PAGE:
Rep. Michael Waltz (R-Fla.), who served in Afghanistan, told reporters that lawmakers were briefed on the ISIS-K threat during a classified session on Wednesday. “So it was a credible and real threat,” he said. House Minority Leader Kevin McCarthy (R-Calif.) called on Speaker Nancy Pelosi to bring the chamber back into session for briefings and possible legislative action.

On Wednesday evening local time in Washington, the U.S. Embassy in Kabul issued an alert warning Americans to avoid the area “[b]ecause of security threats outside the gates of Kabul airport.”

Less than an hour before confirming the explosion, Kirby said the evacuation was continuing and that the U.S. was committed to relocating “as many people as we can until the end of the mission.”

As of early Thursday morning, the White House said the total number of people evacuated from Kabul since the operation began on Aug. 14 was 95,700, including 13,400 in the last 24 hours. Biden has drawn bipartisan criticism for sticking to an Aug. 31 deadline to withdraw all U.S. troops from the country, with lawmakers and top officials warning that Americans and vulnerable Afghans would be left behind if the mission ended prematurely.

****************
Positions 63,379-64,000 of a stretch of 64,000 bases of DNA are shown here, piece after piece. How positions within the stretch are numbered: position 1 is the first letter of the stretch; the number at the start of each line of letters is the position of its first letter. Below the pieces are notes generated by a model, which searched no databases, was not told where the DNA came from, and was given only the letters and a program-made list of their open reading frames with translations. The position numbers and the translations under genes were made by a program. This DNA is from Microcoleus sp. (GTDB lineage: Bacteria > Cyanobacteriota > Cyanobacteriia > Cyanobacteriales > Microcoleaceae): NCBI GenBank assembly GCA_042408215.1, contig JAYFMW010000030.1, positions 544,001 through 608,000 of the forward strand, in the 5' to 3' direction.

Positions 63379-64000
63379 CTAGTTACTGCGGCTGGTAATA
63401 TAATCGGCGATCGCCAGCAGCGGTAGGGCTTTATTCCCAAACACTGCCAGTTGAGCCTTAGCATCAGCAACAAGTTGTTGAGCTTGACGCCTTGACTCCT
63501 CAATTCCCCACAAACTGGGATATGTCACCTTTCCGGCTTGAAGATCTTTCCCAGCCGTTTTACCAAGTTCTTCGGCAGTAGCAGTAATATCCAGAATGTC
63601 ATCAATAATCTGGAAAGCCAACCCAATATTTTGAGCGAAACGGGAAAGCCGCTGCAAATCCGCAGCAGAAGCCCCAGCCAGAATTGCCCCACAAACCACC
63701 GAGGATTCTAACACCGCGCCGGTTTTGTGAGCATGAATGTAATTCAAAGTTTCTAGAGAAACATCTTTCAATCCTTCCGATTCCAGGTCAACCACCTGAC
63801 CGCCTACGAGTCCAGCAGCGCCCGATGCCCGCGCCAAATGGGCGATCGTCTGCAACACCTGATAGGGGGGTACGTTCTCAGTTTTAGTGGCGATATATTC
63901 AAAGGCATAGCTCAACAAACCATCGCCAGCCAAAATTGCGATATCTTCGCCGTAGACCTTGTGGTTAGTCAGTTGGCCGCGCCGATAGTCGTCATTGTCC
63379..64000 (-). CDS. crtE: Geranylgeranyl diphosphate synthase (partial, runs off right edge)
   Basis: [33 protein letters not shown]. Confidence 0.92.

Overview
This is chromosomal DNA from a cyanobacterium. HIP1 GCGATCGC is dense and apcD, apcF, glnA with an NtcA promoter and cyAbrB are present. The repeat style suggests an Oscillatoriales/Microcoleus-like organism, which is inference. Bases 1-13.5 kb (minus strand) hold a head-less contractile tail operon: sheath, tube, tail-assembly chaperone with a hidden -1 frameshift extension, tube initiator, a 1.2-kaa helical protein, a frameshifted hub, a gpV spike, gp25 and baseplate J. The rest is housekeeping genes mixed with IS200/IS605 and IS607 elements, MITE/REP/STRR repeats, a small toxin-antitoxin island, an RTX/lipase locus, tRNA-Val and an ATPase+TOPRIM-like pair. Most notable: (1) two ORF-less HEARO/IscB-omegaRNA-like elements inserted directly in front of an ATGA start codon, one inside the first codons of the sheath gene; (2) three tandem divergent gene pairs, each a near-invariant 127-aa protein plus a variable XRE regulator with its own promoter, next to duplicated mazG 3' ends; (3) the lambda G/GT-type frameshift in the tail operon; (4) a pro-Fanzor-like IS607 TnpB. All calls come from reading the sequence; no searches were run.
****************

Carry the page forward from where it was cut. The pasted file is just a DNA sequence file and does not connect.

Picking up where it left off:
Before the Taliban takeover, Afghan security forces had long formed a so-called ring of steel around the capital city, with multiple checkpoints operating along main roads and a U.S.-led intelligence system tracking extremists. There have been a series of spectacular Taliban and ISIS attacks in Kabul over the years, but that old system has evaporated since the city’s fall to the Taliban, replaced by chaos and uncertainty, opening the city to attack.